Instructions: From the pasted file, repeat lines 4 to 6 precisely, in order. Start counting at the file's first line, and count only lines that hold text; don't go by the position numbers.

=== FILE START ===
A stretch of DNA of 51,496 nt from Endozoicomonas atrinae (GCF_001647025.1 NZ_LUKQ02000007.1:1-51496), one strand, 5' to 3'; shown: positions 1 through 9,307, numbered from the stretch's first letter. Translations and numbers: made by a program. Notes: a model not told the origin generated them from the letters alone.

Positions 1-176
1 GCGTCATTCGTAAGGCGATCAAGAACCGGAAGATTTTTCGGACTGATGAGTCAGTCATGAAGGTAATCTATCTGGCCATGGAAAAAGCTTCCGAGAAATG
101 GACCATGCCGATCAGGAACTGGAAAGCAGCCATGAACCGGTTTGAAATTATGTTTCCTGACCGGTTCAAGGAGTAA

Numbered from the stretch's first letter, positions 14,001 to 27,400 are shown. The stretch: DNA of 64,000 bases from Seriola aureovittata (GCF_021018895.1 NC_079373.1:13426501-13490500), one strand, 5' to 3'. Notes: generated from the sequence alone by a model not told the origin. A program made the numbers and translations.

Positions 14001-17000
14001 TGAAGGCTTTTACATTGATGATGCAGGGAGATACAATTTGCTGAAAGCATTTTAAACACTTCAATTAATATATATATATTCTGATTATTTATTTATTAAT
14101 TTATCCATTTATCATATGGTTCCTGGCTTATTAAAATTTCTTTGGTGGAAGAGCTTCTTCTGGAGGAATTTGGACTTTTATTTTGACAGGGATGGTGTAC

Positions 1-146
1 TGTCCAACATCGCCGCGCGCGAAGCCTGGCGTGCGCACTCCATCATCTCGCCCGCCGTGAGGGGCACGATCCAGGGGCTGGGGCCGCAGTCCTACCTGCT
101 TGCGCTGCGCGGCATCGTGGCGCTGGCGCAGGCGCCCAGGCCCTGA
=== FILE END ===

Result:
101 GACCATGCCGATCAGGAACTGGAAAGCAGCCATGAACCGGTTTGAAATTATGTTTCCTGACCGGTTCAAGGAGTAA

Numbered from the stretch's first letter, positions 14,001 to 27,400 are shown. The stretch: DNA of 64,000 bases from Seriola aureovittata (GCF_021018895.1 NC_079373.1:13426501-13490500), one strand, 5' to 3'. Notes: generated from the sequence alone by a model not told the origin. A program made the numbers and translations.

Positions 14001-17000